Disney Spreads Christmas Joy
On Dec. 20, the Walt Disney Company invited youngsters to the cultural capital for an evening of magic.
Published: December 26, 2013 (Issue # 1792)
For nearly a century, Disney’s stories have kept generations of children rapt with attention thanks to unforgettable characters such as Beauty, Simba and Ariel. In Russia, they’ve also given more than 700 very lucky children an early Christmas present they’ll never forget.
On Dec. 20, for the seventh year in a row and for the third time in St. Petersburg, the Walt Disney Company, in collaboration with several local charities as well as the Russian government, invited youngsters to the cultural capital for an evening of magic at the Musical Comedy Theater on Ulitsa Italianskaya.
“Aladdin,” the rags-to-riches story of a young boy and his discovery of a magic lamp, was the highlight of an extraordinary evening. Colorful costumes, memorable characters and intricate choreography brought delight and joy to the faces of every girl and boy.
Aside from kids from the Leningrad Oblast, children affected by the summer’s devastating flooding in the Far East were flown in for the holiday extravaganza.
At the end of the evening, all attendees received a gift bag featuring toys, a coloring book, a puzzle, a mug, a lunch box and sweets.
The Walt Disney Corporation has now given over 6,000 children from all over Russia a chance to embrace the magic of the holiday season in the past seven years. This year’s guests came from the Republic of Sakha, Primorsky and Khabarovsk Krai, Magadan and Amur as well as from the Jewish autonomous oblast.
The event is one of two in Russia this year. On Dec. 14, 600 children were treated to a production of “Moidodyr” in Moscow, Chukovsky’s classic fairytale about a talking washbasin, at the Bolshoi Theater. This year’s show was the first in St. Petersburg since 600 people were treated to “Sleeping Beauty” at the Mikhailovsky Theater in 2011.
“Giving back to communities is one of Disney’s founding principles,” according to the company website. “Today, we continue that tradition as we seek to do our part in improving and enriching the lives of children and families, as well as contributing our time, resources and energies to communities around the world.”
Their commitment to charity work, along with the recent opening of several merchandise stores in Russia, is part of the expanding influence of the American creative giant overseas. Since “Hercules” was dubbed into Russian 15 years ago, Disney has launched its own Russian television channel, online radio station, and computer and video games catering specifically to a Russian-speaking audience. Disney now has the highest sales of any movie studio in Russia and accounts for 26 percent of the film market’s revenue.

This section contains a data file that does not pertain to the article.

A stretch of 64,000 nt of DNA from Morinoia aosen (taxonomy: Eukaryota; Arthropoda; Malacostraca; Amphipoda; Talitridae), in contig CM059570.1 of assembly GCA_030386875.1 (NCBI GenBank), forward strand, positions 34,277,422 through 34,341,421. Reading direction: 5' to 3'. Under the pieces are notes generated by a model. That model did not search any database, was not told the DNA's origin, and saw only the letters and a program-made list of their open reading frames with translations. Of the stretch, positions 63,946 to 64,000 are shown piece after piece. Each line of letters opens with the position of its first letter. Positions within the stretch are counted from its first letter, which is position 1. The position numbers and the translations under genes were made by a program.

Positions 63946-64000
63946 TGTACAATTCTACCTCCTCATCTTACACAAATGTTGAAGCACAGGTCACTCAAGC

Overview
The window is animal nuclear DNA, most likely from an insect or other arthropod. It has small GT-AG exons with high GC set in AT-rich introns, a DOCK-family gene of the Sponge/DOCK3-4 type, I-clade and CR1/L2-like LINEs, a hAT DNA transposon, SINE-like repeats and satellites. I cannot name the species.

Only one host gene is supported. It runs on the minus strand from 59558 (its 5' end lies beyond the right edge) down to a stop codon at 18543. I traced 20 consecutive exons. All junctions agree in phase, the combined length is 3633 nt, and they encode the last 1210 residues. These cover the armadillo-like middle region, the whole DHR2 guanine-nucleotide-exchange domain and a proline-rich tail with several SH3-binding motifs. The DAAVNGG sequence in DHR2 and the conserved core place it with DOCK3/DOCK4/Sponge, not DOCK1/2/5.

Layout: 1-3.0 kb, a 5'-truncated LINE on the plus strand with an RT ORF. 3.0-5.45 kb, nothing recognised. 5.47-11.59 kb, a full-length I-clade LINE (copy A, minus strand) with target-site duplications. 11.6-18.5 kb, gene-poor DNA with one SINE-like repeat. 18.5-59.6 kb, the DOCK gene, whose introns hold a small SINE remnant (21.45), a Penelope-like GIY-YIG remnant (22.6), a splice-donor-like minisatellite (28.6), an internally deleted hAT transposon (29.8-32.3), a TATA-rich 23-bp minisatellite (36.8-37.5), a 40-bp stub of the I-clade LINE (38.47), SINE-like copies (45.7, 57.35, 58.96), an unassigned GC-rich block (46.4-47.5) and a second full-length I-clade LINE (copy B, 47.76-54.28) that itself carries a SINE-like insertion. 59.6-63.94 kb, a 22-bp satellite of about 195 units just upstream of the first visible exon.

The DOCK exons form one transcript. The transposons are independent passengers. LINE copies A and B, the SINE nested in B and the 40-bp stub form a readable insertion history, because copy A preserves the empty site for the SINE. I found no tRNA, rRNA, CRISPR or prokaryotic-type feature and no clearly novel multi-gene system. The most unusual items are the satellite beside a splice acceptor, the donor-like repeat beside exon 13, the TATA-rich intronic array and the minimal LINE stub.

“Luckily, Disney movies appeal to universal values, and they are adored by cinema audiences around the world,” said Marina Zhigalova-Ozkan, managing director of Disney’s Russian and CIS operations, speaking to The St. Petersburg Times. “Russia is no exception. For instance, boys in every country played pirates long before the first of the Pirates of the Caribbean movies was shot.”
Disney’s most recent release in Russian, “Frozen,” features the voices of acclaimed jazz singer Anna Buturlina and pop star Dima Bilan. The movie raked in more than 377 million rubles ($11.4 million) in its first week. As of Dec. 22, the movie has earned nearly $200 million worldwide since its release, 44 percent of which has been earned abroad.
Such matters meant little to the assembled crowd of children at the Musical Comedy Theater on Dec. 20, however. One can imagine though that, for these kids, recent hardships became unimportant as they were transported to another world filled with magic and wonder, if only momentarily.
“Keep dreaming,” said Zhigalova-Ozkan before the curtain was raised on “Aladdin” last Friday. “It is only by dreaming that your dreams can come true.”
This report contains material from The Moscow Times.